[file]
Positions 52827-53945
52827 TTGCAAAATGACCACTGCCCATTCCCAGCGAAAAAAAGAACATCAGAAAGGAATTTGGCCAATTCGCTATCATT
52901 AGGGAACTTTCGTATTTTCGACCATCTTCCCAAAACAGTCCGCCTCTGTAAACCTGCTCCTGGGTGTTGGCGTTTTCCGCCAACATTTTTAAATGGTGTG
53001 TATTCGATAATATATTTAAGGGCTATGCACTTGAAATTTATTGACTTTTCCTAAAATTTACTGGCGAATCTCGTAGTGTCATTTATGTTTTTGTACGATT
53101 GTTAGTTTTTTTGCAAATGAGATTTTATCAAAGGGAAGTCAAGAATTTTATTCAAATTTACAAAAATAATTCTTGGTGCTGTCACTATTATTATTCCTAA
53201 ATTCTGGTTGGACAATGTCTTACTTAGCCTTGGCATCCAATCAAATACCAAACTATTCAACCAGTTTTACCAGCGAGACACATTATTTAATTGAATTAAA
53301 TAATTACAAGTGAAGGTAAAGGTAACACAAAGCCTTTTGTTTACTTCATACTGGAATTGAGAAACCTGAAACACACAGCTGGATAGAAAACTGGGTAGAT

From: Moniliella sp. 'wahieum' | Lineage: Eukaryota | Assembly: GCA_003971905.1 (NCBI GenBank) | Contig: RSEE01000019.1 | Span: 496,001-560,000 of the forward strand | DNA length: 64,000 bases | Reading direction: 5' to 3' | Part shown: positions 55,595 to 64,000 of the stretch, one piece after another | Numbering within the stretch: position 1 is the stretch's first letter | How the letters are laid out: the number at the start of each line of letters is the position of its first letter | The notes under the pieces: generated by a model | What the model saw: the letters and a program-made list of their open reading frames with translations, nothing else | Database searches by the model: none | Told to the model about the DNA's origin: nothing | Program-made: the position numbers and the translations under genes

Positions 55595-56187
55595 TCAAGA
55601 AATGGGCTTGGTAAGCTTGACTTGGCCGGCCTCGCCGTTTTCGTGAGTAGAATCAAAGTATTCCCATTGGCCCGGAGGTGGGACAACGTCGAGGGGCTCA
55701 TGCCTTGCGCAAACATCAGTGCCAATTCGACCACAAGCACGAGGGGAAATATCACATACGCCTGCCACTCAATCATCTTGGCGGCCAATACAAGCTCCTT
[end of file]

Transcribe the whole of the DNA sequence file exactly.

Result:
Positions 52827-53945
52827 TTGCAAAATGACCACTGCCCATTCCCAGCGAAAAAAAGAACATCAGAAAGGAATTTGGCCAATTCGCTATCATT
52901 AGGGAACTTTCGTATTTTCGACCATCTTCCCAAAACAGTCCGCCTCTGTAAACCTGCTCCTGGGTGTTGGCGTTTTCCGCCAACATTTTTAAATGGTGTG
53001 TATTCGATAATATATTTAAGGGCTATGCACTTGAAATTTATTGACTTTTCCTAAAATTTACTGGCGAATCTCGTAGTGTCATTTATGTTTTTGTACGATT
53101 GTTAGTTTTTTTGCAAATGAGATTTTATCAAAGGGAAGTCAAGAATTTTATTCAAATTTACAAAAATAATTCTTGGTGCTGTCACTATTATTATTCCTAA
53201 ATTCTGGTTGGACAATGTCTTACTTAGCCTTGGCATCCAATCAAATACCAAACTATTCAACCAGTTTTACCAGCGAGACACATTATTTAATTGAATTAAA
53301 TAATTACAAGTGAAGGTAAAGGTAACACAAAGCCTTTTGTTTACTTCATACTGGAATTGAGAAACCTGAAACACACAGCTGGATAGAAAACTGGGTAGAT

From: Moniliella sp. 'wahieum' | Lineage: Eukaryota | Assembly: GCA_003971905.1 (NCBI GenBank) | Contig: RSEE01000019.1 | Span: 496,001-560,000 of the forward strand | DNA length: 64,000 bases | Reading direction: 5' to 3' | Part shown: positions 55,595 to 64,000 of the stretch, one piece after another | Numbering within the stretch: position 1 is the stretch's first letter | How the letters are laid out: the number at the start of each line of letters is the position of its first letter | The notes under the pieces: generated by a model | What the model saw: the letters and a program-made list of their open reading frames with translations, nothing else | Database searches by the model: none | Told to the model about the DNA's origin: nothing | Program-made: the position numbers and the translations under genes

Positions 55595-56187
55595 TCAAGA
55601 AATGGGCTTGGTAAGCTTGACTTGGCCGGCCTCGCCGTTTTCGTGAGTAGAATCAAAGTATTCCCATTGGCCCGGAGGTGGGACAACGTCGAGGGGCTCA
55701 TGCCTTGCGCAAACATCAGTGCCAATTCGACCACAAGCACGAGGGGAAATATCACATACGCCTGCCACTCAATCATCTTGGCGGCCAATACAAGCTCCTT